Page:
Girls Tennis Fills the Void

By Bob York

This was a rebuilding year for the Deerfield Academy girls tennis program and after losing seven players to graduation last spring, you really couldn’t blame coach David Dickinson for admitting “I really didn’t know what to expect from this year’s team.”

The veteran Big Green mentor knew he had Ritchey Howe ’12, his top seeded singles player who went 10-3 last year, returning to the fold. He also knew, however, that single seeds 2 through 4—Lilly Havens (11-2), Libby Burrus (9-1) and Bea Crawford (9-2), who combined for a 29-5 record last spring—were now alums. 

And Dickinson also knew that if he were to fill the void of “The Departed,” the players who would do so would be a bit on the inexperienced side. Because when the Deerfield coach summoned his charges to their first practice this spring, he had one senior, three juniors, five sophomores, and one freshman standing before him.

“Overall, I couldn’t have asked for a better outcome,” said Dickinson of his Big Green squad that produced a 10-2 regular-season record before finishing fifth out of a 12-team field at the deVilla Franca Tournament at Kent School.

“It was the first time we’d finished fifth in that tournament since 2000,” said Dickinson, whose teams have registered a pair of tourney titles, finished second on six occasions, and placed third three times over the years. “We sent one junior  (Howe) and three sophomores (Annika Trapness, Cleo Siderides and Zoe L’Esperance) to the tourney,” added Dickinson.  “They all did well, but ran into some pretty stiff competition along the way.”

Howe, who went 7-4 on the season and was seeded fourth in the tourney, made it to the semifinals, where she ran into a buzz saw in Dayna Lord, the top seed and eventual winner in the bracket “and who’s ranked as the 100th best 18-year-old in the country,” said Dickinson.

“Ritchey’s been an outstanding player for us,” said Dickinson of Howe, who was the recipient of the Deerfield Girls’ Tennis Coaches’ Award for the second straight year and who, along with Mary Cherna ’12, will serve as a co-captain next year. Howe has posted a 17-7 record as the Big Green’s top seed over the past two years. “Not only is she an outstanding tennis player from the physical standpoint, but from the mental aspect as well. She not only plays smart tennis, but she’s mentally tough and fights to the end, which is what you have to learn to do in this sport … especially when you’re a number-one seed.”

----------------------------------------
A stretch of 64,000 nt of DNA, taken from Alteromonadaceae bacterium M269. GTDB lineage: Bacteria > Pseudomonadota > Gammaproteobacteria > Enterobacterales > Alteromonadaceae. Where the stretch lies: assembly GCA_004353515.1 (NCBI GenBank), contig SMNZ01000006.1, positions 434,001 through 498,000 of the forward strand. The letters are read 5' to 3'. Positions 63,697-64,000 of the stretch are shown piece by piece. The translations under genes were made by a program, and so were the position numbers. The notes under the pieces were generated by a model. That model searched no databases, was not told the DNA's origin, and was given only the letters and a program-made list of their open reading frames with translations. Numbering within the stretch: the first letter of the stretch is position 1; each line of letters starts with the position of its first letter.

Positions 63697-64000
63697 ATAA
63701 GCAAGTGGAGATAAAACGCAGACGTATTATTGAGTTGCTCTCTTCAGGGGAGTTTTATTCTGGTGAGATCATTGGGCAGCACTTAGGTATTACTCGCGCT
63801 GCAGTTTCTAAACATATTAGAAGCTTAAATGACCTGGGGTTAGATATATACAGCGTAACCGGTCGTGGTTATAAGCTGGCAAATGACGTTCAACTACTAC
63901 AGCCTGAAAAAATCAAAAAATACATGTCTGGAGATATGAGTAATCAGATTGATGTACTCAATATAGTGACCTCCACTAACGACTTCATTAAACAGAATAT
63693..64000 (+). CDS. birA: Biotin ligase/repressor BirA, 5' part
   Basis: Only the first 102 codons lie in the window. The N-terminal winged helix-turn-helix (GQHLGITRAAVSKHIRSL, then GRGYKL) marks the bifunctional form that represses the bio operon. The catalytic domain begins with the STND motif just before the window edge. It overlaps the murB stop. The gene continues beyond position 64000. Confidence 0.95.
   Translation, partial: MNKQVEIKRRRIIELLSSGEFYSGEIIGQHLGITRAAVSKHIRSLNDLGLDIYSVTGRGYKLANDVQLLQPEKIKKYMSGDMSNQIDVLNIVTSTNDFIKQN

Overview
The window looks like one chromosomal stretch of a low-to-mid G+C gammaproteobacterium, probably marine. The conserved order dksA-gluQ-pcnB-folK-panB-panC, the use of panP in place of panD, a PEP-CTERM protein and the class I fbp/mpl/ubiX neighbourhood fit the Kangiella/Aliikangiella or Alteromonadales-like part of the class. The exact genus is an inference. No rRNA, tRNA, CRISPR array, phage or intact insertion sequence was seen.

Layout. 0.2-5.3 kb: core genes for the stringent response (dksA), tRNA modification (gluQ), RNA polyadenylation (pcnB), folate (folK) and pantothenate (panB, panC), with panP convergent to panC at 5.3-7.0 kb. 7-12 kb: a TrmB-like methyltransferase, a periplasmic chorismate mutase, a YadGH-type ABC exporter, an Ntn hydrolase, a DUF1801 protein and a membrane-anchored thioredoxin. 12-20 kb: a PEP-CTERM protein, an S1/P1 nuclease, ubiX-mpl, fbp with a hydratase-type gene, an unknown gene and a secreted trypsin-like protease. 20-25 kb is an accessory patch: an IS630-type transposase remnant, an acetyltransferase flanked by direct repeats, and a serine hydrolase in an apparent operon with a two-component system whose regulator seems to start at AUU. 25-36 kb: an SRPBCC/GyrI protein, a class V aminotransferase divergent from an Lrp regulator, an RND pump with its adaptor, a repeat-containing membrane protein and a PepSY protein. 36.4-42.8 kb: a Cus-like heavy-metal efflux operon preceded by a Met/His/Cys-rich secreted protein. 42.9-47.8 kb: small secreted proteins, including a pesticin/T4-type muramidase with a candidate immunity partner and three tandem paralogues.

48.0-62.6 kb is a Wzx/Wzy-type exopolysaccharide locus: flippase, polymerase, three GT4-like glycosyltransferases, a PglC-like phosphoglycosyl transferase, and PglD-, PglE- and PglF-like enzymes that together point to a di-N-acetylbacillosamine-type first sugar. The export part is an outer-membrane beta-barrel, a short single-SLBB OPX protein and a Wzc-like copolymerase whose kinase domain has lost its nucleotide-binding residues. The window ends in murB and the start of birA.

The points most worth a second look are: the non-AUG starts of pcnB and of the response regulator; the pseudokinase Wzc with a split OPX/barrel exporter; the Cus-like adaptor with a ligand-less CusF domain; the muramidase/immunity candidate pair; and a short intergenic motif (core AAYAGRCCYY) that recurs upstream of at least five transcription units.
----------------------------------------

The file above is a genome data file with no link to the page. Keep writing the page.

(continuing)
Trapness, Deerfield’s second seed in singles play and this year’s winner of the Sara Schewe Award, went 7-4 during the regular season and captured the tourney’s consolation finals of the No. 2 bracket. The top-seeded doubles team of Siderides and L’Esperance, who went 4-0 when packaged together, lost in the tourney quarterfinals.

With the loss of third-seeded Cherna this season due to a concussion, Alyssa Moreau ’14 moved into the third slot, where she went 2-0, while Ashley So ’13 took over the fourth slot and finished at 4-0.

Estelle Kim, the lone senior on the roster, paired up with Porter Simmons ’12 to form the second seed in doubles, while Emily Rand ’14 and Lindsay Elmlinger ’13 went 8-2 as the third seeds.

“I’d have to say the future looks pretty bright,” said Dickinson. “We have a great feeder program here at Deerfield, as six of our varsity players are graduates of the JV program. And that’s a wonderful sign that the entire program is working well.

“And as far as the kids are concerned, there shouldn’t be many openings next year,” added Dickinson. “They’re all well-rounded athletes and all come to tennis having experience at playing other sports and that’s the way we like it around here.” 

Bob York is a Greenfield Recorder wire editor. His email address is